JC: No I think they would be all titles in that case. Or sometimes just lists. We have the actors reading lists of individual sets of materials that go into different pieces, that all have one thing in common – for example “human hair” – as one of their materials. They become lyrical constructions whose only vocabulary is the titles. The code they wrote can analyze the syllables and the stresses in the syllables, so that the materials can fit perfectly into the pattern of a familiar song. Like someone will start reading a list to the tune of “My Favorite Things”, from The Sound of Music, or we do a version all with artists names, and again all the syllables line up perfectly as if the music was written for those lyrics.
And we’re still in the midst of planning this out so we will see, but the effect that we’re hoping for is that you’ll hear the museum itself murmuring all its information to you.

AM: Is there any kind of physical staging, or directions for the actors?

JC: The physical presence of the actors is going to be almost a subtle detail of the whole thing. You may not even know which ones are the actors at first. It’s only in one set of galleries on the second floor. We have six performers and they’ll be spreading out in different ways around this set of galleries, which are open to the general public. So they’ll be blending in, wearing little microphones, muttering to themselves. And on the earphones you’ll be able to hear the ambient noise of the galleries through their microphones with their voices. Some of the fun I think will be to figure out who is speaking of all the people who are standing around looking at the art. At other times, the actors will be more physically engaged and it will become more of a visual performance and then they will recede again into the museum-goers.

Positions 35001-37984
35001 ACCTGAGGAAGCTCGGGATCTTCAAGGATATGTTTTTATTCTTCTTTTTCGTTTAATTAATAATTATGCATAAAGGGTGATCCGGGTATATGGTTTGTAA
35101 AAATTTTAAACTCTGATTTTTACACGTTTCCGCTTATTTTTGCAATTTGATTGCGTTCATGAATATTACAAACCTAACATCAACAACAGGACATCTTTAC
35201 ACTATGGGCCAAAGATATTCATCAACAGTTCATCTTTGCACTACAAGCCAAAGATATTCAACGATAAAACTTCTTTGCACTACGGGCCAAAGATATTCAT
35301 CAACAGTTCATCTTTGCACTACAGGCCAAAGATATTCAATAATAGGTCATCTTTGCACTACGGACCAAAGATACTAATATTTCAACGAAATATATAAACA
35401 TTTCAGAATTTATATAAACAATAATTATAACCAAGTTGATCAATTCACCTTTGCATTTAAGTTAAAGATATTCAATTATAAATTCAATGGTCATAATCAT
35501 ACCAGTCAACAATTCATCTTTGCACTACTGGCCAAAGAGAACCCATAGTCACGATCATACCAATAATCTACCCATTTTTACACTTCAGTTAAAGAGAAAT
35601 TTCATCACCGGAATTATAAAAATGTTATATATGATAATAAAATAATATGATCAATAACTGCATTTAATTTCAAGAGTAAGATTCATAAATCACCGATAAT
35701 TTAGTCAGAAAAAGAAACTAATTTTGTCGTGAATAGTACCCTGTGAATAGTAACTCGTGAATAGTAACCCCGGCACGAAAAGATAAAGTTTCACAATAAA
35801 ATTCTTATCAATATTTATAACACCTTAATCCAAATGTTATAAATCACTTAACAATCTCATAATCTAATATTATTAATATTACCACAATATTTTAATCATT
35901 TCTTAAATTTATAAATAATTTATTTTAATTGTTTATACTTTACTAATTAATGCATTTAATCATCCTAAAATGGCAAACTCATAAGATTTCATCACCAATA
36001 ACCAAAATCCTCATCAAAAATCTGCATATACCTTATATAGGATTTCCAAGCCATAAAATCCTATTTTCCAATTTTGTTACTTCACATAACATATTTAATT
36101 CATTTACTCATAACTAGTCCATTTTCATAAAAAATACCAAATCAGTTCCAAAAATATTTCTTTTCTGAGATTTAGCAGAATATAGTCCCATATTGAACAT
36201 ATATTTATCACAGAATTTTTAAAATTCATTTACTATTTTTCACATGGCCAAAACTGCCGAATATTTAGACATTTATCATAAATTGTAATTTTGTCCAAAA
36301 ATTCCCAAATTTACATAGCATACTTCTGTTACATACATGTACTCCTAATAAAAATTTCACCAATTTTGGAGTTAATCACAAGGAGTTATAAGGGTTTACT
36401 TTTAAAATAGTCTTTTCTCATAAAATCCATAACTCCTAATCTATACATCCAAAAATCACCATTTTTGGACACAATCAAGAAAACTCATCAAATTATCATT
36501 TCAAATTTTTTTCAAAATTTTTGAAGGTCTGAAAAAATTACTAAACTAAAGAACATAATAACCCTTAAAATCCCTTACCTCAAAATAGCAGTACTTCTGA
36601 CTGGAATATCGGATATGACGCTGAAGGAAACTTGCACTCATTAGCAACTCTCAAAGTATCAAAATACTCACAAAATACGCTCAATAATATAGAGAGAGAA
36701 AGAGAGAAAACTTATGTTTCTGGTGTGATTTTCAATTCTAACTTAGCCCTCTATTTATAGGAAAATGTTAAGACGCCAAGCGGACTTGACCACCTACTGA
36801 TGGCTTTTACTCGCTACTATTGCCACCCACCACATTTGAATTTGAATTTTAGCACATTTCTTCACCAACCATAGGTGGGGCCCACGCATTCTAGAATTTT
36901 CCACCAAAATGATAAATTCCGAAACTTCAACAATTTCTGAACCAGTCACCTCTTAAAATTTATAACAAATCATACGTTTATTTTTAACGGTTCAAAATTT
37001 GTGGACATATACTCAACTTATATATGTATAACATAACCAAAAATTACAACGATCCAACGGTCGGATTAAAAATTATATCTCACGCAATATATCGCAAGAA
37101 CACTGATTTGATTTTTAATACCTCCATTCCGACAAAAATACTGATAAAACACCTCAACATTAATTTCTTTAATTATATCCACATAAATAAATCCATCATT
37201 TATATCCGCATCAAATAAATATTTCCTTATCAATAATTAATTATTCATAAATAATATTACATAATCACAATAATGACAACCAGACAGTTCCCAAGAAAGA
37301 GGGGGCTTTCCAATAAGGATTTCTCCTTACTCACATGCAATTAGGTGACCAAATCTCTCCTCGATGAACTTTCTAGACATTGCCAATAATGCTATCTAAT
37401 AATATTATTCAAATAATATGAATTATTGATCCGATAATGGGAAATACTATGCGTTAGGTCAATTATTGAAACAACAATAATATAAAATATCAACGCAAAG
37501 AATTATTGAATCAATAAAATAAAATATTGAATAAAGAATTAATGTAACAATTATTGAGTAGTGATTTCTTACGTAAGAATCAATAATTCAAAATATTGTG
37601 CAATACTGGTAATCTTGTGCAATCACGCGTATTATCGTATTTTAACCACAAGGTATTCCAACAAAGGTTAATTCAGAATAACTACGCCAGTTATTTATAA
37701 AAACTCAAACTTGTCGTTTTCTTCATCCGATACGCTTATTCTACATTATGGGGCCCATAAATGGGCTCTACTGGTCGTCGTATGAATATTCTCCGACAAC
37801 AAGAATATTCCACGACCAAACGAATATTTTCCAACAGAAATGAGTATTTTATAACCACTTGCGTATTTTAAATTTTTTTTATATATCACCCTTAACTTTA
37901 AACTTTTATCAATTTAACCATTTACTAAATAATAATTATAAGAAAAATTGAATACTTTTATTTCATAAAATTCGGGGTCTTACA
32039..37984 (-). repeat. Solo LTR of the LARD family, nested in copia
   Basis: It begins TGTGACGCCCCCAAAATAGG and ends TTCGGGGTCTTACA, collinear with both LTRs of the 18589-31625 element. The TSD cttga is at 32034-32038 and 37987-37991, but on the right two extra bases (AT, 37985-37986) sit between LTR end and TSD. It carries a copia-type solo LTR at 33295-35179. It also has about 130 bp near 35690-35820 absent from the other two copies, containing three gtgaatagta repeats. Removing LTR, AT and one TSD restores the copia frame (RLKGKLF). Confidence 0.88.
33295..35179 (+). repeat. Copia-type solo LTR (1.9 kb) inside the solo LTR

AM: So does the work contained in the those three galleries play a part in your planning for the performance?

JC: We have experimented with having the performance referring directly to pieces in the show. I think what we’re going for is more a sensation. Like you’re hearing this from a space in between the pieces, and it is meant to complement the presence of that work, not so much refer directly to it. We’re not trying to teach you something about the art in that show. We are allowing these kind of connections to happen between the art in the galleries, and all this information of the other hidden art. And that can create something that is beautiful, that doesn’t follow some kind of pedagogical logic. It lets you witness associations in real time, and lets it be a very personal experience.

AM: What’s your personal experience with the MoMA as a visitor?

JC: Where they show different works together those works inevitably speak to each other. That’s part of the curator’s job, but there will always be unintended associations. It’s a place where the people themselves become part of your experience. I think doing a piece like this is, in a way, completing that organic creation that is occurring between the pieces hanging together, the architecture of galleries and the presence of the people – who sometimes talk about the things that they’re seeing, or sometimes talk about things that have nothing to do with what they’re seeing. And we can’t pretend that there isn’t a whole other layer of meaning by pushing all these things together into one room.

AM: Is there a museum that you have visited that you thought allowed that type of free association to occur over others?

JC: I’m no expert in this. I expect there are various curatorial strategies that run the gamut. Some show you the progression of an artist through time, versus pairing things that have influenced each other together, or a particular period. We had a great experience when we were on tour in Australia, in Tasmania. There’s a great museum there called The Museum of Old and New Art (MONA) which really does seem to be taking into account the whole experience of being in the museum. They give you the opportunity to track your path through the museum, on your mobile device… I think more and more museums are starting to think more creatively about the experience of being in the museum as a thing into itself, separate from the art. In a way saying, the experience of the museum is better than the sum of its parts.

AM: Does the fact that the public didn’t necessarily come to see the performance in the gallery play a card in the way you address it?